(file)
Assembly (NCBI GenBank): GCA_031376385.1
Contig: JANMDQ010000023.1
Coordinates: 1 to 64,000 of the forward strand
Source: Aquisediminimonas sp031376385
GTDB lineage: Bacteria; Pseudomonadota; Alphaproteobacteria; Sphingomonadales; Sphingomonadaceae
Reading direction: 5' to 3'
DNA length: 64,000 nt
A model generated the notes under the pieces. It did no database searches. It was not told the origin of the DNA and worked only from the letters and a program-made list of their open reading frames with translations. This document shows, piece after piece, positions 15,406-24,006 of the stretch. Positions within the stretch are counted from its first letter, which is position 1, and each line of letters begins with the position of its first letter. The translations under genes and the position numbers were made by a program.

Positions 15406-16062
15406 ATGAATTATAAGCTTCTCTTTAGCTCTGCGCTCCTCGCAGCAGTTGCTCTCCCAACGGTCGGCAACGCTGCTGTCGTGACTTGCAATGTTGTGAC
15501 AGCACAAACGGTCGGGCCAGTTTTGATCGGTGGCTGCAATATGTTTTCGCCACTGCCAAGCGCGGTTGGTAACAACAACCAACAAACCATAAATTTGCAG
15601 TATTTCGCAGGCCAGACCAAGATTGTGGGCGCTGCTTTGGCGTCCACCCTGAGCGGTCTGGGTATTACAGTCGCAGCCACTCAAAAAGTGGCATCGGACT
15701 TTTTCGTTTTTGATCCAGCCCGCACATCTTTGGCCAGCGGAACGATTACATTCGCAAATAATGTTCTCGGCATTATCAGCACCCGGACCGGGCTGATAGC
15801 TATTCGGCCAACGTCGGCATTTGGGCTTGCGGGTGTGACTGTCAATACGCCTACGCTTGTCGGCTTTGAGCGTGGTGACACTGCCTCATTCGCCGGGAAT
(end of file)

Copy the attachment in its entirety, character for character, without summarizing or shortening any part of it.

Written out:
Assembly (NCBI GenBank): GCA_031376385.1
Contig: JANMDQ010000023.1
Coordinates: 1 to 64,000 of the forward strand
Source: Aquisediminimonas sp031376385
GTDB lineage: Bacteria; Pseudomonadota; Alphaproteobacteria; Sphingomonadales; Sphingomonadaceae
Reading direction: 5' to 3'
DNA length: 64,000 nt
A model generated the notes under the pieces. It did no database searches. It was not told the origin of the DNA and worked only from the letters and a program-made list of their open reading frames with translations. This document shows, piece after piece, positions 15,406-24,006 of the stretch. Positions within the stretch are counted from its first letter, which is position 1, and each line of letters begins with the position of its first letter. The translations under genes and the position numbers were made by a program.

Positions 15406-16062
15406 ATGAATTATAAGCTTCTCTTTAGCTCTGCGCTCCTCGCAGCAGTTGCTCTCCCAACGGTCGGCAACGCTGCTGTCGTGACTTGCAATGTTGTGAC
15501 AGCACAAACGGTCGGGCCAGTTTTGATCGGTGGCTGCAATATGTTTTCGCCACTGCCAAGCGCGGTTGGTAACAACAACCAACAAACCATAAATTTGCAG
15601 TATTTCGCAGGCCAGACCAAGATTGTGGGCGCTGCTTTGGCGTCCACCCTGAGCGGTCTGGGTATTACAGTCGCAGCCACTCAAAAAGTGGCATCGGACT
15701 TTTTCGTTTTTGATCCAGCCCGCACATCTTTGGCCAGCGGAACGATTACATTCGCAAATAATGTTCTCGGCATTATCAGCACCCGGACCGGGCTGATAGC
15801 TATTCGGCCAACGTCGGCATTTGGGCTTGCGGGTGTGACTGTCAATACGCCTACGCTTGTCGGCTTTGAGCGTGGTGACACTGCCTCATTCGCCGGGAAT